In my dreams I'm dancing
Midwives in Turkey?
Well said Caroline, agree with all your comment. Except for the bit about little insulted... I feel a lot insulted both as a qualified nurse and a mother of 2, who except for the excellence of the midwife and doctors could have lost my son - who as some will have seen on my last avatar is a healthy attractive 29yr old..
Bryan if what was said was a joke, faecetiousness or a wind up.. then ayip - shame on you.
If it was a serious comment.. then thank God you do not have the babies or maybe you should, then you might get to know a little of what you are talking about.
 
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petenic

Member
Midwives in Turkey?
Well said Caroline and Lynda! I think midwives do a grand job - keep up the good work. Why some folk have to insist on being so rude I don't know.

Nicki
 
Midwives in Turkey?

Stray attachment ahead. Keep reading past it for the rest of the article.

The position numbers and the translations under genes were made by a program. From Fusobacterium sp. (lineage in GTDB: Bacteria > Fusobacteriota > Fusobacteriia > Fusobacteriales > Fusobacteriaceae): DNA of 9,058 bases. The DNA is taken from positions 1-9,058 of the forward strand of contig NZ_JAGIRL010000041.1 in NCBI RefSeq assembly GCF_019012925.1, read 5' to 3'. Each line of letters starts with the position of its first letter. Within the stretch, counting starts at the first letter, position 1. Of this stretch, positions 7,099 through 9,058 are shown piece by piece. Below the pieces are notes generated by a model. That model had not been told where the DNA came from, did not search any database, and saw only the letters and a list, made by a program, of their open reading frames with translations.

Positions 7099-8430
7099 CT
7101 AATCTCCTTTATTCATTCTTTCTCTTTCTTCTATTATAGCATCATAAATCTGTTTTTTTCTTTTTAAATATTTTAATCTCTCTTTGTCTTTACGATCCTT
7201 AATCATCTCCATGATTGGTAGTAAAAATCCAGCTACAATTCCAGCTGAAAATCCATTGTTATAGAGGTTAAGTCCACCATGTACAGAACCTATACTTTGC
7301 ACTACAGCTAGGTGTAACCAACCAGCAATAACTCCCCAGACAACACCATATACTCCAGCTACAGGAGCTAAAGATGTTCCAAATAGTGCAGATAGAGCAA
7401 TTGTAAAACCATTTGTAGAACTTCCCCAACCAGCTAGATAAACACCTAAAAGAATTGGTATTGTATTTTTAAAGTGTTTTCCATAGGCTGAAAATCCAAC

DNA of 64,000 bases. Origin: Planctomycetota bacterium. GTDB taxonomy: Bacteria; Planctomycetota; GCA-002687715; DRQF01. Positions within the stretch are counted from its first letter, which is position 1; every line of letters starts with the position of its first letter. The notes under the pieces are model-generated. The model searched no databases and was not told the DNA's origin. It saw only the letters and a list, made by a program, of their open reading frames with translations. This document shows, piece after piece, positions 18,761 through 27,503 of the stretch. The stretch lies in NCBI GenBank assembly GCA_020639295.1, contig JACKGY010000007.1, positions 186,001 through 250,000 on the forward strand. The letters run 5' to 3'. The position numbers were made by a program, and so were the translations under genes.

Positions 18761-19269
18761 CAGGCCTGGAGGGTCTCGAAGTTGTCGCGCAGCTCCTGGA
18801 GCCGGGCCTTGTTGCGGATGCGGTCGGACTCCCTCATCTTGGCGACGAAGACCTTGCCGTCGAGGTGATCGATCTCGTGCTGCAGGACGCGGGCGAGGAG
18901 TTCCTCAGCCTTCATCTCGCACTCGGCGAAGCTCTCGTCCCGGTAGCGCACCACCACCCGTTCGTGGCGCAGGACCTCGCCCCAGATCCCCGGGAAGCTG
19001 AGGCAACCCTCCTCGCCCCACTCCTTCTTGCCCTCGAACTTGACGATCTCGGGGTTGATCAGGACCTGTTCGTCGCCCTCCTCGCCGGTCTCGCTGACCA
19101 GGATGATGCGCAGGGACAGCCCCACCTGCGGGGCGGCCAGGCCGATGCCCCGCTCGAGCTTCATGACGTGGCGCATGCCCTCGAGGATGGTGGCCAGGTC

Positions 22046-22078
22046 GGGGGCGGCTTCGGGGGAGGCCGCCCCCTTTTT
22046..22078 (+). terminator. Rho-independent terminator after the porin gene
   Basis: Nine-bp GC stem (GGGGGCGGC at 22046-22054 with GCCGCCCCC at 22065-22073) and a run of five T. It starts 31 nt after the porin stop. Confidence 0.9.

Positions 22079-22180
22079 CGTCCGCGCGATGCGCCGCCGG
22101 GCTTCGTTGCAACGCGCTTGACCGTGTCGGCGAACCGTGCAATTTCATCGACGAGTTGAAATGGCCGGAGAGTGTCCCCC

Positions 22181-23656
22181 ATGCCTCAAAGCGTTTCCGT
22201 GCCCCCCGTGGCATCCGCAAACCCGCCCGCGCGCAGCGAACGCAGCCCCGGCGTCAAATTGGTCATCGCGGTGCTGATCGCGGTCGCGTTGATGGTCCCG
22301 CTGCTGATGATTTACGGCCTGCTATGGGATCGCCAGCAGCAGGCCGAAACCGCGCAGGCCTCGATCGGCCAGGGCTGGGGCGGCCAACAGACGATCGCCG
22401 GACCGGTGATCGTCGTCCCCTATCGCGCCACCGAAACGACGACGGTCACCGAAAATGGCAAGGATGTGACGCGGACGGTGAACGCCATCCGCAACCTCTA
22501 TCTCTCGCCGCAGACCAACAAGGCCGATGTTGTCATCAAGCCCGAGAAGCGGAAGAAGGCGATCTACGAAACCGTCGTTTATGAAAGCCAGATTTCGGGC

I agree, Caroline and Lynda. Midwifery is a 24hr 7 day a week job. Caring for the Mother in the antenatal period and during the birth. During this time many potental problems can be picked up and treated. Following birth the mother and baby are monitored during the post natal period up to 28 days. I gave up midwifery due to the demands of the on call system. I enjoyed the ante natal parent craft classes and used to teach the aqua-natal classes in the local swimming pool. I have been told by some Turkish friends that Turkish ladies would not go swimming or eat ice cream when pregnant. I dont know if this is the norm or if village customs are different than from women who live in the cities. As for feeling insulted, yes so do I. I think perhaps some people writing on this site say things to provoke, perhaps even had a drink or too! Certainaly limited understanding of the role of a Midwife. (I have not meant to offend anyone.) Mother of 3 and a Qualified Nurse.